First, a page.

We've come for a taste of earth - to get our hands dirty - to explore this organic, living off the land. When we trek through the field, kicking dust and stones it is in search of our dinner, cradled in this acre nook of Grey County.
The Farmer's wife and I kneel before inexhaustible tomato plants so heavy and bent. She talks of concord grapes and baking bread and winter markets where she'll sell these very fruit, blended into sauces and relish. We fill a laundry tub - so heavy she leaves it waiting at the end of the row for the Farmer to carry.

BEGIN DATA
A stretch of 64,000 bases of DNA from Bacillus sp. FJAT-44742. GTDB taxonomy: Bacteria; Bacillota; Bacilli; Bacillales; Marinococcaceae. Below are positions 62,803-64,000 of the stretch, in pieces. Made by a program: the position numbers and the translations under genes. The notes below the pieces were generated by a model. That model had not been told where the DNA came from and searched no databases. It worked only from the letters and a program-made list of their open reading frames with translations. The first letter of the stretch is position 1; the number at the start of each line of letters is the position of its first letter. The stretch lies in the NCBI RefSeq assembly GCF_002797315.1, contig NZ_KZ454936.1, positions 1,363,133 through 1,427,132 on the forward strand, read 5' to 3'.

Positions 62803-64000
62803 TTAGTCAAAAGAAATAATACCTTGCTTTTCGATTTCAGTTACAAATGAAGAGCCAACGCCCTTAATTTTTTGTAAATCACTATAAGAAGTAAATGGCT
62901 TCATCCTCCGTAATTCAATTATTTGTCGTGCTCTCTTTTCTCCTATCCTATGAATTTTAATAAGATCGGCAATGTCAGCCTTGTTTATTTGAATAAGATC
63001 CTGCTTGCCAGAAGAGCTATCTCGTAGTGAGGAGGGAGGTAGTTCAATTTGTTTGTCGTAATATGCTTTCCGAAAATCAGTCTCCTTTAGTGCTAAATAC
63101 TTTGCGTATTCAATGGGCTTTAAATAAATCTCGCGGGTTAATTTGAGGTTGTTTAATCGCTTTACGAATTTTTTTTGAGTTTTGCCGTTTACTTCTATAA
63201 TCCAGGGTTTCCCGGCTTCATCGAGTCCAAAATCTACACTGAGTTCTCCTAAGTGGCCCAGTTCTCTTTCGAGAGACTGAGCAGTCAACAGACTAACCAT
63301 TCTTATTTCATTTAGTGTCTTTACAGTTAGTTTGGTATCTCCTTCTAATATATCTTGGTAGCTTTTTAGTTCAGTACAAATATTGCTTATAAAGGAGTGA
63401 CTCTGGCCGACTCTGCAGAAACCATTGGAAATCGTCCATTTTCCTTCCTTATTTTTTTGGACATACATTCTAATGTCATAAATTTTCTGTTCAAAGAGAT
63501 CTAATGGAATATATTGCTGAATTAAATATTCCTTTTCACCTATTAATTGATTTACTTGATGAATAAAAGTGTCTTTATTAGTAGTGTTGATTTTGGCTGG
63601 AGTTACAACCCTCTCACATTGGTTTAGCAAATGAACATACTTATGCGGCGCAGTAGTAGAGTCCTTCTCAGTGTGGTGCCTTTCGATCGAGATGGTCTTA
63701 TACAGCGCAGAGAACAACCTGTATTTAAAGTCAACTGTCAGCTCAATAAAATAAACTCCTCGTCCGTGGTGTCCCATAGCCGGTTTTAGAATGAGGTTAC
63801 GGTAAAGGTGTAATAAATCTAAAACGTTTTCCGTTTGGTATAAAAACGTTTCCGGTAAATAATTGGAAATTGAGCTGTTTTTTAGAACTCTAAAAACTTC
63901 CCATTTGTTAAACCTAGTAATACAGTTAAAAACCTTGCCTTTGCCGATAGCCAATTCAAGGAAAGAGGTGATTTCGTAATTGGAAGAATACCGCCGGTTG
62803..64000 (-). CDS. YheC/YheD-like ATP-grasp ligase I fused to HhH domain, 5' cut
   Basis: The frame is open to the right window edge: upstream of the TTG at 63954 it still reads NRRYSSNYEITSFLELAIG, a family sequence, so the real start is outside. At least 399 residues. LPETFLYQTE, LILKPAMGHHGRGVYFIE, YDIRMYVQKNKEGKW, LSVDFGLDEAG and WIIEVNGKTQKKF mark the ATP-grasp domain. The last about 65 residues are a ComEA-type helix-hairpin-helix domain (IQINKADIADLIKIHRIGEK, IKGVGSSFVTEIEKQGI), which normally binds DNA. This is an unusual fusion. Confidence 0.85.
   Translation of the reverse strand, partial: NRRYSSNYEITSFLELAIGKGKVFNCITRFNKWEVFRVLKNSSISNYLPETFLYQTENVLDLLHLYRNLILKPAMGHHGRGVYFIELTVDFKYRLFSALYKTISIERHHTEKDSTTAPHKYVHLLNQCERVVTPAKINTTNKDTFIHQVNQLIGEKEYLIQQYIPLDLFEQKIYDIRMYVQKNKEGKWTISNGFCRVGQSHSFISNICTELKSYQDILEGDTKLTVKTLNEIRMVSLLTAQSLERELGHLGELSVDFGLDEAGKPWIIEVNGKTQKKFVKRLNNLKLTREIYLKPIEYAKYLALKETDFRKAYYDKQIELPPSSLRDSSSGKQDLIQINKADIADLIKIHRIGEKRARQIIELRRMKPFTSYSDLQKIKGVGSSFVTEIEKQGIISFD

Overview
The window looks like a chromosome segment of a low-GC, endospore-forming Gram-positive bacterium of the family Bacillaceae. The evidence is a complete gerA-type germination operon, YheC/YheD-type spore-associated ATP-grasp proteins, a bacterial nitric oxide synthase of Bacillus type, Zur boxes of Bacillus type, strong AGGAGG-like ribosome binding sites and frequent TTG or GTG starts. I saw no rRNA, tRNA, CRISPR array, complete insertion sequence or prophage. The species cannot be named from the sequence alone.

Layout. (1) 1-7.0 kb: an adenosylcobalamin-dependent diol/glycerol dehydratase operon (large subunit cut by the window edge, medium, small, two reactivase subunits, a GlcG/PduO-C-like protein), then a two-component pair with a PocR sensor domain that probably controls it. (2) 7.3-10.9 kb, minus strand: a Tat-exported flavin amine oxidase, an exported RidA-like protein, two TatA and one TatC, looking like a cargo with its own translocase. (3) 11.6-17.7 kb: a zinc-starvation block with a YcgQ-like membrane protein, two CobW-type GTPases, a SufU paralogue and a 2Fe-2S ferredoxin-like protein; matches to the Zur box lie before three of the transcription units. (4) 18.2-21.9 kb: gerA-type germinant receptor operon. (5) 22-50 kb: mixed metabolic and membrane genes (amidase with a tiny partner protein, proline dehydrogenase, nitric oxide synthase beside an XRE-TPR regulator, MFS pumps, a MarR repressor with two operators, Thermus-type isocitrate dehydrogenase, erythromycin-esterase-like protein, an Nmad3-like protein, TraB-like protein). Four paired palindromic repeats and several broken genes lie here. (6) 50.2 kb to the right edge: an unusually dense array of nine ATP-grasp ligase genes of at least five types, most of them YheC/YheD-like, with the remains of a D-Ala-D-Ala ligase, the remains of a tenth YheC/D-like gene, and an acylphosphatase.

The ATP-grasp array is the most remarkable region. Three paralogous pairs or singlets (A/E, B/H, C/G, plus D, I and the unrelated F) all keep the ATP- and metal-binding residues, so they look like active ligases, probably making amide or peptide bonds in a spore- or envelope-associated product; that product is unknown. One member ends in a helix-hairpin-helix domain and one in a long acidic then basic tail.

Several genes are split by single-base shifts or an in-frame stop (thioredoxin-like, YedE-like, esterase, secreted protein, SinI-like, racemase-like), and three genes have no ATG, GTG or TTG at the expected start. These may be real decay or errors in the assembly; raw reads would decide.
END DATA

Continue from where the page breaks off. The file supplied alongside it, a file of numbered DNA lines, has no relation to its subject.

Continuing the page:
The children duck through corn, breaking off cobs. They pull back straw to turn potatoes from soil. They pull carrots. Garlic. Onions. Cucumbers and beets. We say farewell with dusty feet and trunk laden with goods.
There is something beautiful and immensely satisfying about cooking dinner with dirt beneath your fingernails.